Actors Martin Freeman and Andy Serkis have opened up about being the only white actors on the set of blockbuster Black Panther, as they revealed they now realise how being the ethnic minority on a Hollywood movie lot feels.
The two, who play Everett K Ross and Ulysses Klaue, respectively, spoke about their experience on set during an interview with Radio Times, where they referenced their place as the only major white characters on a set populated by a black cast and crew.
Freeman told the publication: ‘Making the film, it’s not lost on you. You think, “Right, this is what black actors feel like all the time.” And Andy wasn’t there often, so I was like, “Oh yeah, I’m the white guy. And I’m the English white guy”.’
Serkis added: ‘[Director] Ryan Coogler said to me and Martin, “Guys, I have to tell you this, but this is the first scene I’ve directed with two white actors in it.” That’s an incredible perspective to find yourself in.’
More: Martin Freeman
The Marvel flick focuses on T’Challa, the eponymous superhero and king of fictional African nation Wakanda and has got a sh*ttone of buzz surrounding it with reports it’s sold more advance tickets than any other superhero film.
Black Panther is released 12 February.
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‘Antebellum’ has a ‘Get Out’ vibe, but doesn’t live up to its twist
“Antebellum” is built around a provocative twist, and it’s a good one — as well as one that definite..
“Antebellum” is built around a provocative twist, and it’s a good one — as well as one that definitely shouldn’t be spoiled even a little. Once that revelation is absorbed, however, the movie becomes less distinctive and inspired, reflecting an attempt to tap into the zeitgeist that made “Get Out” a breakthrough, without the same ability to pay off the premise.
Originally destined for a theatrical run, the movie hits digital platforms trumpeting a “Get Out” pedigree in its marketing campaign, since there’s an overlap among the producing teams.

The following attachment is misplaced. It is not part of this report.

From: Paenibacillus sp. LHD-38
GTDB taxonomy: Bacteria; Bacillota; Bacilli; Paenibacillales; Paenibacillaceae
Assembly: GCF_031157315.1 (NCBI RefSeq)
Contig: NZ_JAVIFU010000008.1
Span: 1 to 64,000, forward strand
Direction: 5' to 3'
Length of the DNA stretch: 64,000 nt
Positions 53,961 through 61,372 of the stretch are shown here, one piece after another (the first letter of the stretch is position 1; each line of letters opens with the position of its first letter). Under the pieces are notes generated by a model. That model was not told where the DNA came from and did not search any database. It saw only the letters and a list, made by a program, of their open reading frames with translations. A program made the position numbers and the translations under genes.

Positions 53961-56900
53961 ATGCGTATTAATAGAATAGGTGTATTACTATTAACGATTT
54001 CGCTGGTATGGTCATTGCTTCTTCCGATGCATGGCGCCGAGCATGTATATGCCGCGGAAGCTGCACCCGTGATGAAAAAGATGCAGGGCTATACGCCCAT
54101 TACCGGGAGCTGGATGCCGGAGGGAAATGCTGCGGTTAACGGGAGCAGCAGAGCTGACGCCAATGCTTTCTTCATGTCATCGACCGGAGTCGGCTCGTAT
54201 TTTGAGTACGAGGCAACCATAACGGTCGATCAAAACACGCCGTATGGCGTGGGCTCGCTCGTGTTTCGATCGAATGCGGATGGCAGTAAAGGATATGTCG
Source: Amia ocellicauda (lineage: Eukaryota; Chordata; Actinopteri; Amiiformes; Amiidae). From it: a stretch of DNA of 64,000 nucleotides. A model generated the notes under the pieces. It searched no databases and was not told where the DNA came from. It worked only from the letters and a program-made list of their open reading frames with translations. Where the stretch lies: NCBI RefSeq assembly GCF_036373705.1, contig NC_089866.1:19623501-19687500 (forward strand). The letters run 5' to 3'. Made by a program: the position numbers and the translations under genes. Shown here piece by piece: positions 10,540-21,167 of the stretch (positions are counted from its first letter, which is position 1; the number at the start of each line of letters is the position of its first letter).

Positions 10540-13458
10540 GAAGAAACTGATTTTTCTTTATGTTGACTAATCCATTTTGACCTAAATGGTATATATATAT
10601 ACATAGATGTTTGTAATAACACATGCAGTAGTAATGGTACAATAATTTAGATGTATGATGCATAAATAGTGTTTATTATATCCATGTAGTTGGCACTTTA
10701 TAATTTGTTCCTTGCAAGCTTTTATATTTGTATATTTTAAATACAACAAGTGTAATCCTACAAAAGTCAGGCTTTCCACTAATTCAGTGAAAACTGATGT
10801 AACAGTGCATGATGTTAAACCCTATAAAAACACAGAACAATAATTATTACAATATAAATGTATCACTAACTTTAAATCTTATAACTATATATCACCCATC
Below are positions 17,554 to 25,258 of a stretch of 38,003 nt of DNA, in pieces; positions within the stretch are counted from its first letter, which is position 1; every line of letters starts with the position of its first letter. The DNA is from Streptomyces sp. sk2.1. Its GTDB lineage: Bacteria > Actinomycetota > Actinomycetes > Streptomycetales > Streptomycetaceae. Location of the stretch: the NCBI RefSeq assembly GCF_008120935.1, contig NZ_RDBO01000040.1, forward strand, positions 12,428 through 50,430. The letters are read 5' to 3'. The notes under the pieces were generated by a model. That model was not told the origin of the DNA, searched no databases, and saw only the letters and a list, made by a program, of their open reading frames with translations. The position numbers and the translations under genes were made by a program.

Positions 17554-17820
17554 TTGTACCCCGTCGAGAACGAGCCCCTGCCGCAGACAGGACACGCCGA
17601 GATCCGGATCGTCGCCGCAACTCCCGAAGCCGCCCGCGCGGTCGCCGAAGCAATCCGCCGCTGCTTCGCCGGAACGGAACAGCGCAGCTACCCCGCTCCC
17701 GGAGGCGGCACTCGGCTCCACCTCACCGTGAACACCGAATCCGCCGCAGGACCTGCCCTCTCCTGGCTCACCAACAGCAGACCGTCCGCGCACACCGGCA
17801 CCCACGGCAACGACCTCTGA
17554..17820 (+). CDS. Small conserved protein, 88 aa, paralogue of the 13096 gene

More directly, the film marks the directing debut of Gerard Bush + Christopher Renz, who have championed social-justice issues through their advertising work. The opening script features a quote from author William Faulkner, whose intent will eventually become clearer: “The past is never dead. It’s not even past.”
If that sounds like a timely means of drawing a line from the horrors of slavery to the racism of today, you’ve come to the right place.
The story begins on a plantation, where the brutal overseers carry out grisly punishments against those tilling the fields. A few have just tried to escape, led by Veronica (Janelle Monae), and they pay a heavy price for their resistance, which does nothing to curb her defiance.
Also written by Bush + Renz, the script take too long before revealing what makes “Antebellum” different, but the middle portion — a “The Twilight Zone”-like phase when it’s hard to be sure exactly what’s going on — is actually the film’s strongest. (Even the trailer arguably gives away too much, so the less one knows, the better.)
The final stretch, by contrast, veers into more familiar thriller territory, and feels especially rushed toward the end, leaving behind a host of nagging, unanswered questions. That provides food for thought, but it’s also what separates the movie from something like “Get Out,” which deftly fleshed out its horror underpinnings.
Although the filmmakers (in a taped message) expressed disappointment that the movie wasn’t making its debut in theaters, in a strange way, the on-demand format somewhat works in its favor. In the press notes, Bush says the goal was “to force the audience to look at the real-life horror of racism through the lens of film horror. We’re landing in the middle of the very conversations that we hoped ‘Antebellum’ would spur.”
“Antebellum” should add to that discussion, so mission accomplished on that level. Monae is also quite good in her first leading film role (she did previously star in the series “Homecoming’s” second season), but otherwise, most of the characters remain underdeveloped.